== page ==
Raglan's Xtreme Zero Waste is turning waste management on its head - and, as Sophie Barclay discovers, creating a more resilient, creative, trash-free town in the process
When Xtreme Zero Waste’s Rick Thorpe first met Maori activist and local kuia Eva Rickard in the early 90s, he told her he wanted to work in the harbour to improve local fisheries. A marine biologist by trade, Thorpe was somewhat perturbed by Rickard’s reply. “She told me my first job was to close the landfill, recycle as much as I could, prevent the leachate from going in the harbour and then come back and see her.”
In 1998, the landfill did close, but only because it was practically overflowing. The Waikato District Council (WDC) decided to transport the town’s waste to a landfill far, far away – but the community, led by Raglan’s older population, had other ideas. Fed up with a consumer-driven, throw-away society, they wanted waste reduction and recycling, not simply more landfilling.
So, with the town’s blessing, six locals took up the heroic mission to research and implement a new ‘waste’ paradigm for Raglan. Thorpe and his partner Liz Stanway joined Pine Campbell, Tuihana Bosch, Katarina Mataira and PJ Harworth, and eventually Xtreme landed a one-year contract to collect recycling in 2000.
The group struggled along, separating green waste, paper and cardboard – but lacking sufficient investment to buy proper machinery until the appointment of visionary Richard Bax to the WDC in 2007. Recognising that Xtreme had passion and the backing of the community, Bax gave the group their first break – a seven-year contract.
As a non-profit community enterprise, Xtreme has been incredibly successful and now employs 26 staff, including 17 full time. Profits are channeled into creating more jobs or creating better recycling services.
Economically, Xtreme’s emphasis on local employment and investment means that the $382,790 cost to ratepayers results in a $666,600 spend in Raglan. A study commissioned by Landcare Trust shows that this money is likely to go around the town three times before it eventually gets banked.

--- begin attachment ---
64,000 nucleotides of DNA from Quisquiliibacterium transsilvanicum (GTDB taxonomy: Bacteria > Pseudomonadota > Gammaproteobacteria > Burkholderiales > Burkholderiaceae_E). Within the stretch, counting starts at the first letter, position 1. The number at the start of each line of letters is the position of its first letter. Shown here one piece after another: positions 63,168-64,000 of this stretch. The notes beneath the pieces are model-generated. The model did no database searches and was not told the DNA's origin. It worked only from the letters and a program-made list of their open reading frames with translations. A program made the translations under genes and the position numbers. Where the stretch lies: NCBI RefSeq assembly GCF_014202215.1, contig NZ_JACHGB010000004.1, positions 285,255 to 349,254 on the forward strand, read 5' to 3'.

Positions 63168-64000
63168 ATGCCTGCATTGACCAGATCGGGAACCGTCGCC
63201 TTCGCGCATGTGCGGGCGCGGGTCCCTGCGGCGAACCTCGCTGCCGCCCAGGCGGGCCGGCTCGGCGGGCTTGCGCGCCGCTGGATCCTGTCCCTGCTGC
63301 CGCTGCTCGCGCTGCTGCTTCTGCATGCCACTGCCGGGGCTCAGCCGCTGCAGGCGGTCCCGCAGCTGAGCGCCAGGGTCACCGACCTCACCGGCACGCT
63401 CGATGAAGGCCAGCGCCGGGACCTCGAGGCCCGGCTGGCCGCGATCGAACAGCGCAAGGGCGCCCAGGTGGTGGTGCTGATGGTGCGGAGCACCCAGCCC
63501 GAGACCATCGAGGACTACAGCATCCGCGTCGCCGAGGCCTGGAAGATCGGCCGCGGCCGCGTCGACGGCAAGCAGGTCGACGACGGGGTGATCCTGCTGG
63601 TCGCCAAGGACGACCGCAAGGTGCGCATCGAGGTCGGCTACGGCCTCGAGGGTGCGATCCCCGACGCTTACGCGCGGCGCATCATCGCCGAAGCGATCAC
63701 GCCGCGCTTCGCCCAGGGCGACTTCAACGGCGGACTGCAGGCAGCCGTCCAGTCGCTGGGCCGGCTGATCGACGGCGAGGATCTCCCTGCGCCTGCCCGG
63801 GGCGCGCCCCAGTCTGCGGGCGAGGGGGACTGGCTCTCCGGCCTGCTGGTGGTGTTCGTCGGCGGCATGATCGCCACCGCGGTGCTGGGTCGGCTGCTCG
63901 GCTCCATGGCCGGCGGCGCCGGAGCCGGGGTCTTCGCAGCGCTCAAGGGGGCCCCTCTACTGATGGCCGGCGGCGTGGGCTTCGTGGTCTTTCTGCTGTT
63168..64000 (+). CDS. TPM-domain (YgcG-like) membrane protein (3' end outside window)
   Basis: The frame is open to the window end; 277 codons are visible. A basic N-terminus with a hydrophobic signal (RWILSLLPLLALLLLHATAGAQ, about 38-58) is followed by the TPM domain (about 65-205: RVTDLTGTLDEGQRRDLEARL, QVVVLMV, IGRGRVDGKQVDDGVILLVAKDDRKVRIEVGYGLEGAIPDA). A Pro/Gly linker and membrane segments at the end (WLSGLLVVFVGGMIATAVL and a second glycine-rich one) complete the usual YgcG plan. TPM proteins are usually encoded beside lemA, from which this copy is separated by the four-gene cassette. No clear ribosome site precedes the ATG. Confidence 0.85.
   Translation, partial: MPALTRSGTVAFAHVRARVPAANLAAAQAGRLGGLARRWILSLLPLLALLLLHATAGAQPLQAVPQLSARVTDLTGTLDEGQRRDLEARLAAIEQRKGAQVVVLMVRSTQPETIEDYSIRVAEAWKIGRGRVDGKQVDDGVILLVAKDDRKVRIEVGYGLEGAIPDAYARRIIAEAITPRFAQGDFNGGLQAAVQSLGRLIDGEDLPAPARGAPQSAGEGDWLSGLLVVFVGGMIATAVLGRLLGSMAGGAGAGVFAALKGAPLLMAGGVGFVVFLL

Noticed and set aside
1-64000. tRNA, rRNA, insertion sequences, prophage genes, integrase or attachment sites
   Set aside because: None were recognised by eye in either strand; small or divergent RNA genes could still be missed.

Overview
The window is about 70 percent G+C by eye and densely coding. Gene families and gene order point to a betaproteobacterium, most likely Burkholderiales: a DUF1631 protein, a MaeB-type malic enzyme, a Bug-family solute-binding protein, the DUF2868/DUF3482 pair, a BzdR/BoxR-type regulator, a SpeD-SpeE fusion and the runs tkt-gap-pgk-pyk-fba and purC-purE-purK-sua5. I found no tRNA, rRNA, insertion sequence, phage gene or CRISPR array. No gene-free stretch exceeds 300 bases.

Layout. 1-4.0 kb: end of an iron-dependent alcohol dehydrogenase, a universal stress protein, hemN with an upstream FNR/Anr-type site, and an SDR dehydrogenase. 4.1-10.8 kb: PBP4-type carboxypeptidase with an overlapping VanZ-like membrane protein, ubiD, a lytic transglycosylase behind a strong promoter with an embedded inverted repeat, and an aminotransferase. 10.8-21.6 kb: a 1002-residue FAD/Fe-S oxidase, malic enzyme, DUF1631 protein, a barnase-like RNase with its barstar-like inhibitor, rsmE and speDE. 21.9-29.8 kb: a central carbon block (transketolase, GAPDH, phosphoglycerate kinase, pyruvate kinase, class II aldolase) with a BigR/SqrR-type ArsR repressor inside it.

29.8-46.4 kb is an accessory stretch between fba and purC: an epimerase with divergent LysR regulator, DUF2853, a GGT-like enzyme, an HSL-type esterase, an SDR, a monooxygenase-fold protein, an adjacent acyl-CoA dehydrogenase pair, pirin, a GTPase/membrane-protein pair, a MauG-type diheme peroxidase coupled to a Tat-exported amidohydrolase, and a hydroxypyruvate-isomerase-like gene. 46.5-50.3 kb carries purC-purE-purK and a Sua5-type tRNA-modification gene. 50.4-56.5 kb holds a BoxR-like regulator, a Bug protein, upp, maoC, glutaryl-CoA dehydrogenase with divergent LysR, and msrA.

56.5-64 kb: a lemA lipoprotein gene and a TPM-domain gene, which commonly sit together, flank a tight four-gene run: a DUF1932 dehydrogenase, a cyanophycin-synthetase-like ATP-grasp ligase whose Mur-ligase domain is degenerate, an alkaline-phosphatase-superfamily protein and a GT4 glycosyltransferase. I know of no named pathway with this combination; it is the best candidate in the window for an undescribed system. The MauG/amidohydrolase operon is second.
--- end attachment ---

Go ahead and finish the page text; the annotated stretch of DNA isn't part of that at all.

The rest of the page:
Focusing on environmental and societal outcomes, Xtreme hold courses such as home composting workshops onsite – which seems counter-intuitive for a company making money by collecting waste. “We go for ethically driven motives rather than the profit driven”, says Thorpe. “We are more interested in the final outcome of what it means to our community rather than us as a business. If at the end of the day there was no waste and no need for Xtreme, then so be it”.
Pollution is nothing but the resources we are not harvesting. We allow them to be dispersed because we've been ignorant of their value - Richard Buckminster Fuller
Currently, glass and plastic are hand-sorted into colours and types; this means the resulting recyclable products are perfect. Once the wood, green waste and metal are also removed, around 75 percent of waste is saved for re-use with the remaining 25 percent sent to landfill. Auckland Council, by comparison, estimates that only 15 percent of an average Auckland rubbish bin can currently be recycled. Xtreme is also experimenting with a food waste collection trial, which would see an impressive 90 percent of waste diverted.
Xtreme boasts a treasure-crammed dump shop, overflowing with bedding, books, board games, stacks of chairs, roof tiles, crates of records, a huge ‘free box’ filled with shoes and clothing. Being Raglan, there are also plenty of wetsuits and battered surfboards. Clothing is collected for local charities, and community groups and teachers can buy resources at half price.